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High Winds Forecast For This Weekend Can Mean Only One Thing: Great Time To Go Surfing!

SAN JUAN — While talk of La Nina doesn’t hold the headlines like a strong El Nino event, we are still under La Nina conditions that are forecast to continue through the rest of winter before transitioning to neutral during spring.

One group that is becoming acutely aware of La Nina’s impact on storms and swells are the surfers in the Caribbean. And that includes those that head to the islands during winter to escape the cold water back home.

There has been an obvious lack of significant northerly swells for the Caribbean this winter, replaced with an overabundance of trade winds and trade swell, a surf pattern more associated with summer rather than winter in the islands. The winter has been so slow on the north swell front that outside of a couple of days, the largest surf this season at well exposed north coast breaks has come from trade swell, reaching double overhead and even larger for periods over the past few months. And there is a lot more solid trade swell is on tap for the foreseeable future, too.

While a steady flow of trade swell may be enough to sustain the natives, there are areas of the Caribbean that wait all year for the winter northerly swell season, with limited to minimal swell outside of the winter storm events. These more north and west exposed areas, like Rincon, Puerto Rico for example, won’t be wishing for a La Nina return anytime soon. But when there is yin, there is yang to balance, and that light is found on the other side of the Caribbean, in the Caribbean Sea.

Trade winds across the Caribbean Sea are also elevated this winter, and that means enhanced trade swell for the exposed breaks on the south coast of the islands, mainly in the central and western Caribbean, as well the Caribbean side of Central America and portions of South America, like Colombia. The winter season is also their main surf season, with a nod to a mini-season during the middle of summer. January and February are often the peak months thanks to the trade winds that set up between Atlantic high pressure to the north and lower pressure over Colombia to the south. And based on how good the past few months have been for areas like the Caribbean side of Costa Rica, Panama, Jamaica, and the Dominican Republic, plus how consistent the first half of February is already looking, these surfers are the ones who will be wishing for a rapid return of La Nina in the coming years.

The typical La Nina winter pattern in the Atlantic is characterized by above average pressures over the subtropical Atlantic, stronger easterly winds over the tropics, and below average storm activity over the Western Atlantic. The stronger Atlantic high pressure directs storms on a more northerly track, with less storm activity over the Western Atlantic (the zone where storms primarily generate northerly swells) and into the higher latitudes, tracking across Eastern Canada, Greenland, and Iceland, limiting swell generated for the Caribbean. But the same high pressure ridge that alters the storm track is also responsible for the increase in trade swell and trade winds across the tropics. And that means increased trade winds across the Caribbean, on both the Atlantic and Caribbean Sea coasts.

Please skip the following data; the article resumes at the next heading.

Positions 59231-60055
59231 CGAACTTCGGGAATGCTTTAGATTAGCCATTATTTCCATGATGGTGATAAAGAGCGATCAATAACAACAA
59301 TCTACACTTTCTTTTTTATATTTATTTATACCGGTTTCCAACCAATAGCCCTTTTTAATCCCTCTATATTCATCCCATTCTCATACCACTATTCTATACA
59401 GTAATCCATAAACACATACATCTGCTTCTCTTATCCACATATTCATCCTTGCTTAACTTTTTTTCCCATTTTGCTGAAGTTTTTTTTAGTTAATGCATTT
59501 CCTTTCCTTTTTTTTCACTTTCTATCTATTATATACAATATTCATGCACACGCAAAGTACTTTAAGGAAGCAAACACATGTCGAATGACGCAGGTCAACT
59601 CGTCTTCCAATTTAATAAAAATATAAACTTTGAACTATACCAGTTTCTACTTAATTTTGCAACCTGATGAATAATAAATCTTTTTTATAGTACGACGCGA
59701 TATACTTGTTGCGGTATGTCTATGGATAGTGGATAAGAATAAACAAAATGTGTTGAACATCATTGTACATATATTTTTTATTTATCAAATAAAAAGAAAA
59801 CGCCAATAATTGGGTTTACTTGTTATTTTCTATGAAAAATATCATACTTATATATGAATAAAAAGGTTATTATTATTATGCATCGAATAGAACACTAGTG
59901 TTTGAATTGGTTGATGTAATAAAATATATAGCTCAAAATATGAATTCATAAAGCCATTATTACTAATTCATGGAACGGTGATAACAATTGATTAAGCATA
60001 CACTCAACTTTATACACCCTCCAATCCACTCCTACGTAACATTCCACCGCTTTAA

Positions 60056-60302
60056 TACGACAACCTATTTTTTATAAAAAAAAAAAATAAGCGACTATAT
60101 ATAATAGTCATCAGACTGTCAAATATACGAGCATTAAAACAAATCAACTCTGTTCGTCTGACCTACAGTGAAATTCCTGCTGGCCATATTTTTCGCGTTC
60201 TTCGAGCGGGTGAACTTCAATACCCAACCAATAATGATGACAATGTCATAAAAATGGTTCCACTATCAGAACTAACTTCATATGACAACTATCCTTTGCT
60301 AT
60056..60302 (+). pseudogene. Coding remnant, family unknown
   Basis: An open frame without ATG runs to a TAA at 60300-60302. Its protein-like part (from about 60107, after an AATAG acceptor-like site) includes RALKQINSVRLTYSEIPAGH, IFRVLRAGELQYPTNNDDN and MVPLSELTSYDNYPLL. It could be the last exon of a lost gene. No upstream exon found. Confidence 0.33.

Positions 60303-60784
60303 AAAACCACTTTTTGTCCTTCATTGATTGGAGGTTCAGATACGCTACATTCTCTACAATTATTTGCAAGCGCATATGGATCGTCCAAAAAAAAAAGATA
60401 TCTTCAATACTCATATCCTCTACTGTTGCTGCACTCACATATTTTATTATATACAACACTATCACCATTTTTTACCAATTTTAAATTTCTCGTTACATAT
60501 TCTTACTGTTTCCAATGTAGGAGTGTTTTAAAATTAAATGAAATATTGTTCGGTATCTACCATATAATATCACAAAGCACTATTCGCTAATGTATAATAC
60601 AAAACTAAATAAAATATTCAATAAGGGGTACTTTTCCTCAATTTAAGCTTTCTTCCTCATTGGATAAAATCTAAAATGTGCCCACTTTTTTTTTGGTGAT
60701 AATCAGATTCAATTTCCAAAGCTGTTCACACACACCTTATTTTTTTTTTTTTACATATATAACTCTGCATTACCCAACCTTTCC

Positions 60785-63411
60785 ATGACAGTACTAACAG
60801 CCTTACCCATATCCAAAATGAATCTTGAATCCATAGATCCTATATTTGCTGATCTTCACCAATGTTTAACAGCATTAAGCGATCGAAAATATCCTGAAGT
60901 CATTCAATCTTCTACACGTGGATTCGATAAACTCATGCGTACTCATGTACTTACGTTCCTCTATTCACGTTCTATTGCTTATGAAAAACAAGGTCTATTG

Looking at the pressure anomaly chart above from the first two months of winter, it’s pretty obvious that we have seen higher pressure over the Atlantic during December and January compared to the past 30years of data. But you might question, how does high pressure over the Azores in the northeast Atlantic impact the surf in the opposite southwest corner of the Caribbean Sea? This very strong high pressure (1036-1050mb) anchors over the Atlantic for extended periods, overtaking much of the North Atlantic and extends far south across the Caribbean. It’s the easterly flow around the southern periphery of the ridge, enhanced by the pressure gradient over the Caribbean Sea between the high and the ‘Colombian Low’, that is responsible for the elevated easterly trade winds and swell. And the stronger the ridge, the stronger the winds, and the stronger the surf.

We are currently in the middle of one of these patterns, with strong high pressure over the central Atlantic that is reinforced during the week and over the weekend, with more reinforcements expected next week. It looks like the current run of solid trade swell for both sides of the Caribbean is likely to continue for at least another week.

It’s kind of crazy when you think about the same pattern that sets up westerly winds over the Northeast U.S. and limits north swells for the Caribbean, then generates easterly winds and increases swell over the Caribbean. But all you have to do is follow the winds all the way around that Atlantic ridge to complete the full yin and yang circle.

 

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The Author

John McCarthy

John McCarthy

John McCarthy has been reporting on the U.S. Virgin Islands since 1989. He is originally from Detroit, Michigan.

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